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US border crisis is born of failed climate and migration policies

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There is a growing humanitarian crisis, exacerbated by the COVID-19 pandemic, in Reynosa – a small Mexican town directly across the border from McAllen, Texas.

Over the years, I’ve worked in some of the world’s largest, toughest and most desolate refugee camps, where hundreds of thousands of people are forced to live in dismal conditions without any humanitarian protections as they wait to claim asylum in neighbouring countries. Today, the situation in the migrant encampment in Reynosa, housing thousands of migrants hoping to claim asylum in the US, is no different.

Approximately 5,000 migrants are currently living in a squalid makeshift camp situated in Reynosa’s Plaza de la Republica – a park by the footbridge connecting the US and Mexico. The camp, lacking any health and sanitation infrastructure, has experienced several COVID-19 outbreaks, but its residents still do not have access to health services or adequate tools to protect themselves from the virus. Reynosa’s only migrant shelter that has some infrastructure, the 14-year-old Senda de Vida, recently won a temporary injunction to block a demolition order by the local government. This shelter, however, is already at capacity, housing some 600 asylum seekers. So new arrivals have no real option other than taking shelter at the squalid unofficial encampment in the plaza.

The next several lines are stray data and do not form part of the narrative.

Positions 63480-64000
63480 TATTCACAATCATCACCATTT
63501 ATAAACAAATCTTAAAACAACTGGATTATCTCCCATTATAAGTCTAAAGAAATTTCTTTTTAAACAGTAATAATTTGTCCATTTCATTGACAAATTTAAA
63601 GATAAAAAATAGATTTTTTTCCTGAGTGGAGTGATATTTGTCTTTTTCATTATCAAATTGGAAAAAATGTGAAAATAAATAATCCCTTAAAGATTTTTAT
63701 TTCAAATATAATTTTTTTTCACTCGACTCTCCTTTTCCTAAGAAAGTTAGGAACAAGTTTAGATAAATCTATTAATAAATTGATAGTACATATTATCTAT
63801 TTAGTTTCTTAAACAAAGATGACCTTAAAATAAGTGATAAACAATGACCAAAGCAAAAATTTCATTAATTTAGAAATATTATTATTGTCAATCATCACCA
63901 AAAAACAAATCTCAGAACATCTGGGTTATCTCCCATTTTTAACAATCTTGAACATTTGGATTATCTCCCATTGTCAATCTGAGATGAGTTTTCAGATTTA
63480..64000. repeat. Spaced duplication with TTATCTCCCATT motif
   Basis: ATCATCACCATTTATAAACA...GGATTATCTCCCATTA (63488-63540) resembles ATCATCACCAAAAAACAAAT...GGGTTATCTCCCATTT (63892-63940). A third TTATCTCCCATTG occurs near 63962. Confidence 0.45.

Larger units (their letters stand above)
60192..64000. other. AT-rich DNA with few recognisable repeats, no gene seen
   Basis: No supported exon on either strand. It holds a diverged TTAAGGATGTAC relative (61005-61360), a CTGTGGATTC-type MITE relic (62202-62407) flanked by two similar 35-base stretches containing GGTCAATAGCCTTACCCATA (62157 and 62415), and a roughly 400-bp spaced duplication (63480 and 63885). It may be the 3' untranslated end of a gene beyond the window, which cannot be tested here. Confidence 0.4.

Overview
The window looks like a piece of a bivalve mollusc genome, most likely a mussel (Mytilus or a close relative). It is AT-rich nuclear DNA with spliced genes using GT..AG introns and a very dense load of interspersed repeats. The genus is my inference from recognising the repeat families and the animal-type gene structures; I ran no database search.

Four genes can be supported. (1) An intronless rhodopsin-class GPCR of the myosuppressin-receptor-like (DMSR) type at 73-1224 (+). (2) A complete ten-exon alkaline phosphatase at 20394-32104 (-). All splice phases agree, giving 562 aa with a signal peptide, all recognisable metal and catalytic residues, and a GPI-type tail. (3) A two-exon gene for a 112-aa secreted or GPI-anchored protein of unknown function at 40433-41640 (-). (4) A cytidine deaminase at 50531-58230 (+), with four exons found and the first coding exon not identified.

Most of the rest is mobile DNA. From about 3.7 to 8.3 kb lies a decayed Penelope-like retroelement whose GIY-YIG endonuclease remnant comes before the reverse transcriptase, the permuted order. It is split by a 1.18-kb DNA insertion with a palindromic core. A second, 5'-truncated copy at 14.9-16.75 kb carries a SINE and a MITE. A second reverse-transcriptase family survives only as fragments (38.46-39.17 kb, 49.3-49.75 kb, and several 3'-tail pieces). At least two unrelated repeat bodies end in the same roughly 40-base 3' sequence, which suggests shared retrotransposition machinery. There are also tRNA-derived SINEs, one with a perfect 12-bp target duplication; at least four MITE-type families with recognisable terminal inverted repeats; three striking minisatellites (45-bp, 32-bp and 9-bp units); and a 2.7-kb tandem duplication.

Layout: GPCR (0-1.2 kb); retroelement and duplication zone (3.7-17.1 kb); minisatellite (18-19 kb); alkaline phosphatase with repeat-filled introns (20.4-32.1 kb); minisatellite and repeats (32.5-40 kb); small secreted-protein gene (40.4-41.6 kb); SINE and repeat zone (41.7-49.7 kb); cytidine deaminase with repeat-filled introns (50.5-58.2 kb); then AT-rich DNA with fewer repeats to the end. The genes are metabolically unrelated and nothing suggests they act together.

On the other side of the country, at the El Chaparral encampment in the town of Tijuana, just across the border from San Diego, California, a further 2,000 migrants are trying to survive in similarly abysmal conditions.

I recently visited both camps to speak with Central American, Haitian and other migrants residing there. They told me that they decided to seek safety in the US due to compounding crises of violence, poverty, persecution and, increasingly, climate change in their home countries. After listening to their stories, I couldn’t help but once again remember a talking point that I have grown weary of repeating over the years: global governance has not kept pace with displacement dynamics and climate change.

Indeed, the growing humanitarian crisis at the US-Mexico border was in no way inevitable. The US itself has created, and is now perpetuating, this crisis by insisting on implementing short-sighted and ineffectual migration and environmental protection policies.

Since the........

© Al Jazeera

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